CHSC family medicine doctor Christina Miller frequently offers community health education in Malawian communities on a variety of health topics, including cholera prevention – a serious task in the east African country.
“Is this going to be a training about cholera, or a training about the Bible?” asked Mr. Nzunga from the front row. It was a fair question, since I had started our day with a reading from John about a woman coming to draw water from a well who asked for the living water after she met Jesus.
“It’s about both,” I begin, Thokozani animatedly translating for me. “God cares about health, God cares about how we love one another, and how we love Him. The Bible says that we should love God with our heart, soul, strength, and mind. As a doctor, I believe that being healthy helps us to have more strength to love God. It also helps us to have a stronger mind and a stronger heart. And it helps us to love our neighbor, which is the second greatest commandment.”
I understood that teachings in Malawi usually kept spiritual things separate from academic things which were separate from physical things. But I wanted this half-day of teaching to bring transformation in the 13 churches and villages they represented. I knew that many churches taught people that true Christians didn’t get sick, and people who trusted in God shouldn’t go to a hospital for treatment. I knew that people were afraid of cholera, and because of all that, people in Malawi were dying from the disease at a rate alarmingly higher than anywhere else in the world.
One pastor relayed a story of how a man was protected from cholera through prayer and eating mangoes. I was able to affirm the power of prayer, but I also reminded the group that even the Bible talks about doing things to protect a community from infection and to prevent disease. So we talked about hand washing, about purifying water, and about using latrines far from water sources. I also talked about the danger of dehydration with cholera, and how to know if someone was getting so sick that they needed to go to a treatment center right away; those with severe cholera can die within a couple hours.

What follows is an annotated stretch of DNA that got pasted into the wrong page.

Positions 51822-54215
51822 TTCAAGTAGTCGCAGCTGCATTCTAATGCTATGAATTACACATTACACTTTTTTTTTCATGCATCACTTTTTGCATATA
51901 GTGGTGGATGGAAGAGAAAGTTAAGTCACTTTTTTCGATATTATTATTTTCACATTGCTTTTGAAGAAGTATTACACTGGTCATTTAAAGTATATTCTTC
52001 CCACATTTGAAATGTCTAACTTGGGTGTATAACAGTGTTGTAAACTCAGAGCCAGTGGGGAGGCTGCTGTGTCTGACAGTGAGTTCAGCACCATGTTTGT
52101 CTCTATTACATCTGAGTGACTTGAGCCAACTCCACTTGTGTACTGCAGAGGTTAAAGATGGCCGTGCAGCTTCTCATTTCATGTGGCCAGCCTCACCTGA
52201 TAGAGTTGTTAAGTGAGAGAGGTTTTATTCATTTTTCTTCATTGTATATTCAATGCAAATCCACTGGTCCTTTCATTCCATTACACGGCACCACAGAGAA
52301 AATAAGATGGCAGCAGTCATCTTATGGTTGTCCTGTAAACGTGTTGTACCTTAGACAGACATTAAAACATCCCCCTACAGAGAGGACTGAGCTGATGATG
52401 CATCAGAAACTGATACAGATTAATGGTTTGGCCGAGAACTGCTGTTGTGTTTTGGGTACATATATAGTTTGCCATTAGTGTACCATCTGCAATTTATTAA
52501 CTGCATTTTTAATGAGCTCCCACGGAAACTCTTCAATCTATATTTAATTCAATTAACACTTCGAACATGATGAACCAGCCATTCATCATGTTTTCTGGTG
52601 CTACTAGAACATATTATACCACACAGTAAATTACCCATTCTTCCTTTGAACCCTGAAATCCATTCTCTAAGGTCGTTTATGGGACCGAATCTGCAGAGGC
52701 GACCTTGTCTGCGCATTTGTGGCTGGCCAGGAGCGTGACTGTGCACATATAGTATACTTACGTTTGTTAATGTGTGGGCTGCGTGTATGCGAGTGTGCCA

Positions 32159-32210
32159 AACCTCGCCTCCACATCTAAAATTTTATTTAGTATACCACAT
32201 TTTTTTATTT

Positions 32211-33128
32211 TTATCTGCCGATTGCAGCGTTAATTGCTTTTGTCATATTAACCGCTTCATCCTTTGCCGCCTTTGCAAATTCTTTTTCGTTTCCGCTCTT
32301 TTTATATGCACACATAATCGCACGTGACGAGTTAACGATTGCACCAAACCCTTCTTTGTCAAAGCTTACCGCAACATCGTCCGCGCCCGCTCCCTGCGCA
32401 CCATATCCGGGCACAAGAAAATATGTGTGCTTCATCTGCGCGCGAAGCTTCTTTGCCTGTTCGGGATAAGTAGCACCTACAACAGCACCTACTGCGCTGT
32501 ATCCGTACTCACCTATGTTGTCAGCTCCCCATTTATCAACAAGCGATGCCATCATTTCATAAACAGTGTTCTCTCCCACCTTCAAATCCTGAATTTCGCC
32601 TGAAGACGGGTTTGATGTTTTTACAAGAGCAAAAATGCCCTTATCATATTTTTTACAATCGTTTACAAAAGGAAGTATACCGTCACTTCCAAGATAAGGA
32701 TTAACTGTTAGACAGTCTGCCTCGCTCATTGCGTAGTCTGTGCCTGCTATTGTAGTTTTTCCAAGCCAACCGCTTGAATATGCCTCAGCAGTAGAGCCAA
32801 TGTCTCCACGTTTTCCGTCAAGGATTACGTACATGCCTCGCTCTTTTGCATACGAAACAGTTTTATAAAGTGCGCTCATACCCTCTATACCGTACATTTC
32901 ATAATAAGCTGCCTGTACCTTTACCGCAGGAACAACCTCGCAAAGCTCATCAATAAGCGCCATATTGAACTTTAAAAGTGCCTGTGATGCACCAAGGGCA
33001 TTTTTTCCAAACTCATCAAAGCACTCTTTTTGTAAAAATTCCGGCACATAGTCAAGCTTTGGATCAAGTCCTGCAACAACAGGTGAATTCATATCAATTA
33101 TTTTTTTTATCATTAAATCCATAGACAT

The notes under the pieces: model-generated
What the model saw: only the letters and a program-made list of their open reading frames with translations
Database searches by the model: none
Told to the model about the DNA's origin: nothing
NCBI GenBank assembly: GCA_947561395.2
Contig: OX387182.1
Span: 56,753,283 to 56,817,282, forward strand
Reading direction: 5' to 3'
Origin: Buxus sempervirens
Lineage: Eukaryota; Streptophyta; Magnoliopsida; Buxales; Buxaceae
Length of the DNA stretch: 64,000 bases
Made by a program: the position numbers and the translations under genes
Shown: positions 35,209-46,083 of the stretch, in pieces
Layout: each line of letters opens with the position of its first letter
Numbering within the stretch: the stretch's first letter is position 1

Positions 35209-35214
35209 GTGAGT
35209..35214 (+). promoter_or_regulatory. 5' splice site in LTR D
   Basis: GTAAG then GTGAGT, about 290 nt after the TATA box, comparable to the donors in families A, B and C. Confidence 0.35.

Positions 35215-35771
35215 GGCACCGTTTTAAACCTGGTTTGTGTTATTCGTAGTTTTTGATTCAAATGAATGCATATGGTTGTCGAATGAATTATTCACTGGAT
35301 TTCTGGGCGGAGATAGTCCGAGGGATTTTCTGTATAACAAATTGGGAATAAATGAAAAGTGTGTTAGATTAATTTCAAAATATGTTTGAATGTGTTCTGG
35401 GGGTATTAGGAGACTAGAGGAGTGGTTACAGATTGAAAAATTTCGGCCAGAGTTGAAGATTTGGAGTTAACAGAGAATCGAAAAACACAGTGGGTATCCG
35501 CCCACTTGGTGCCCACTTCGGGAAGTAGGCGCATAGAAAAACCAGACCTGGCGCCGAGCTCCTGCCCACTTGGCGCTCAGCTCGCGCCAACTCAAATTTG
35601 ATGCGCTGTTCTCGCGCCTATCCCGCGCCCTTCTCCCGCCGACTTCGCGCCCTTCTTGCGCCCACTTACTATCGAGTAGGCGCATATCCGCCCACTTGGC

“But what if the doctor in a hospital gives an injection instead of a medicine and kills the patient?” asked a woman from the back right. Shocking as it sounded, everyone, including me, was prepared for this question. Recently, a child died suddenly in a cholera treatment unit and the people from his village, convinced that he didn’t actually have cholera but was killed by the doctor, burned the treatment center and the police vehicle which came to help. And I couldn’t dismiss the accusation that a hospital worker might kill a patient – some months ago, a nurse with mental health issues had come in after his shift and intentionally killed a child through an injection. Healthcare workers I knew and respected had been impacted by both situations.
I expected the question, but the answer still wasn’t easy. I talked about how evil could find its way into a hospital just like it could be present in a village. I reminded the group that God doesn’t guarantee that Christians will be free from pain and danger. I shared that I was a Christian and a doctor, and although I always tried my best to help patients and honor God, I knew that someday something bad, like a patient death or a riot or someone wanting to harm me, was possible as I served here in Malawi. But I reminded the group that we as Christians were called to trust God and to love others.
For me, the impact of a training is reflected in the final minutes, in the final comments and summaries from the participants. I’ll never forget today’s closing comments from a pastor in the middle, sitting right next to a chief. “Today we have learned how to prevent cholera in our communities and how to care for patients with cholera. We will share this with our churches, so that they will be able to show God’s love to our community during this time.”
This month, please pray for Malawi as it recovers from Cyclone Freddy; pray for protection for its people who have lost homes, food, and access to clean water. Please pray for me and Greg as we seek wisdom for future directions in ministry. And pray that we will use Easter break wisely, finding time to rest and refocus.